He then went along to create the first ‘Spirit of Ecstasy’ as we know it today. Some say he turned to his muse again. Some argue it shares a likeness with Sykes’ mother, Hannah Robinson Sykes. Some speculate that it’s his own recreation of the female physique. 

 

The Name 

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Syke’s called his new mascot  ‘The Spirit of Speed.’ While Rolls-Royce registered the ‘Spirit of Ecstasy’ as its intellectual property in 1911, it did not receive the blessing of either of its founders. Charles Stewart Rolls died before she was created and Sir Henry Royce disliked mascots of any kind.

The latter’s apathy towards it so unhinging that it was offered as an ‘Optional Extra’ until 1939. According to Rolls-Royce, this caused the mascot to only adorn 40 percent of the 20,000 or so cars sold during this era.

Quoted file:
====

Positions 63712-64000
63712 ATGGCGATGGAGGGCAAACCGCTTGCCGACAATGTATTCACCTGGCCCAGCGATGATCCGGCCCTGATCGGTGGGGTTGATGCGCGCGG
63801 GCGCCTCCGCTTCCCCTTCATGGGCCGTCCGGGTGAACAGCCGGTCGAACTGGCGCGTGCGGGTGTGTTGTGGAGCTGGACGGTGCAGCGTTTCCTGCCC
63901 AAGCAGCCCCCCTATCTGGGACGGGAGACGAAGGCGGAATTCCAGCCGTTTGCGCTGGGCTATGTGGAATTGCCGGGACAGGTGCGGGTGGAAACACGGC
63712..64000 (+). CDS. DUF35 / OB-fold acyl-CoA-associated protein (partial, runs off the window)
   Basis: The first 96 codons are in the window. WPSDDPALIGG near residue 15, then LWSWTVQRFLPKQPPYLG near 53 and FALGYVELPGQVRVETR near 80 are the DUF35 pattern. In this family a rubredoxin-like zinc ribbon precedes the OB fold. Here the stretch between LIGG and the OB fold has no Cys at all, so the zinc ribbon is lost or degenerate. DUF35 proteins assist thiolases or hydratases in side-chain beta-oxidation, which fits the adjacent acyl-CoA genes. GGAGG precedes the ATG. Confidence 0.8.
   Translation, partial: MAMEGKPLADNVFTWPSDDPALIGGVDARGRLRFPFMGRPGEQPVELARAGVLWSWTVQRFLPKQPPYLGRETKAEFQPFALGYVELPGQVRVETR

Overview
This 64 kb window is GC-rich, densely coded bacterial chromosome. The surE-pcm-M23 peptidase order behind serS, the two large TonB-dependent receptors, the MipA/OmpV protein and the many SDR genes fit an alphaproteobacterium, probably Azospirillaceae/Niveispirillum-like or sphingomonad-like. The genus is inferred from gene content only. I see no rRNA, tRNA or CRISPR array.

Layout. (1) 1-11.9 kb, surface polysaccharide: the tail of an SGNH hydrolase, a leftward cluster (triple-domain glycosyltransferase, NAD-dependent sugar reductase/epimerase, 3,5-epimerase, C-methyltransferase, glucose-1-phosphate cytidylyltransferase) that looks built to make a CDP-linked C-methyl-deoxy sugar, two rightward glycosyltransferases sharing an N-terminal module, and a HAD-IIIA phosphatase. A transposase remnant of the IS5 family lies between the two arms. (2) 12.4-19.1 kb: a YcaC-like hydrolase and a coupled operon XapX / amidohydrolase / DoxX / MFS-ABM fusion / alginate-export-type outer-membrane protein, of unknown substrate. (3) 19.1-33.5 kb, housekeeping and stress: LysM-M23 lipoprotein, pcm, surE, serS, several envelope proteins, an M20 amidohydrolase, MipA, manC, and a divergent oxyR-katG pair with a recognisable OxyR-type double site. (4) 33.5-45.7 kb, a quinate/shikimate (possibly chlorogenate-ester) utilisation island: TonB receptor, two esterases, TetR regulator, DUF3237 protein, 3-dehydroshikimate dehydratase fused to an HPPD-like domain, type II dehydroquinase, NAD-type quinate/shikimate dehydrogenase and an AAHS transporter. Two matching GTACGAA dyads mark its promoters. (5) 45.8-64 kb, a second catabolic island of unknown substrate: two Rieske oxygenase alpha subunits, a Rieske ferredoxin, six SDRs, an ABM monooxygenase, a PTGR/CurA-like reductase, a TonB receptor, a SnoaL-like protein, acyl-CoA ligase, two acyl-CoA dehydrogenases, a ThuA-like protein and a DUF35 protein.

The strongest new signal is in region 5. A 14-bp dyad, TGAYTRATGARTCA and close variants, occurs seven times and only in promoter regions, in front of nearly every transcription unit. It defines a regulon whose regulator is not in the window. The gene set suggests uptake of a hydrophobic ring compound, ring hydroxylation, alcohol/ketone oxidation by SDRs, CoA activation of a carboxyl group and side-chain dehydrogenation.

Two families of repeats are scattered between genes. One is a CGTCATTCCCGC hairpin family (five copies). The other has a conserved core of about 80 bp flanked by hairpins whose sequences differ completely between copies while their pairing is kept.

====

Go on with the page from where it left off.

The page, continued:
It did, however, receive its acknowledgement in 1920, when the company entered the ‘Spirit of Ecstasy’ in world’s best motor car mascot competition. She won and Sykes was awarded a gold medal.

 

The Legacy 

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Each of the ‘Spirit of Ecstasy’ figurines was personally cast and hand-finished by Sykes, from 1911 to 1928. His daughter, Josephine took over the mantle until manufacturing was interrupted in 1939 due to WW2. Ever since, each of these figurines is slightly different from one another. 

Over the years, the emblem has seen many iterations. In her original form back in 1911, she stood around 18cm tall in bare feet. By the ’80s and eight more iterations later, she stood 11cm tall. The total distance from her nose to the tip of her robes also reduced from five inches to three. As of 2022, Rolls-Royce has continued this tradition.

The End 

A beautiful story like this, unfortunately, met with a tragic end. Thornton died in 1915, while returning from India. Her boat, the SS Persia, capsized after being struck by a torpedo. Lord Montagu survived after being adrift in a lifeboat for 38 hours.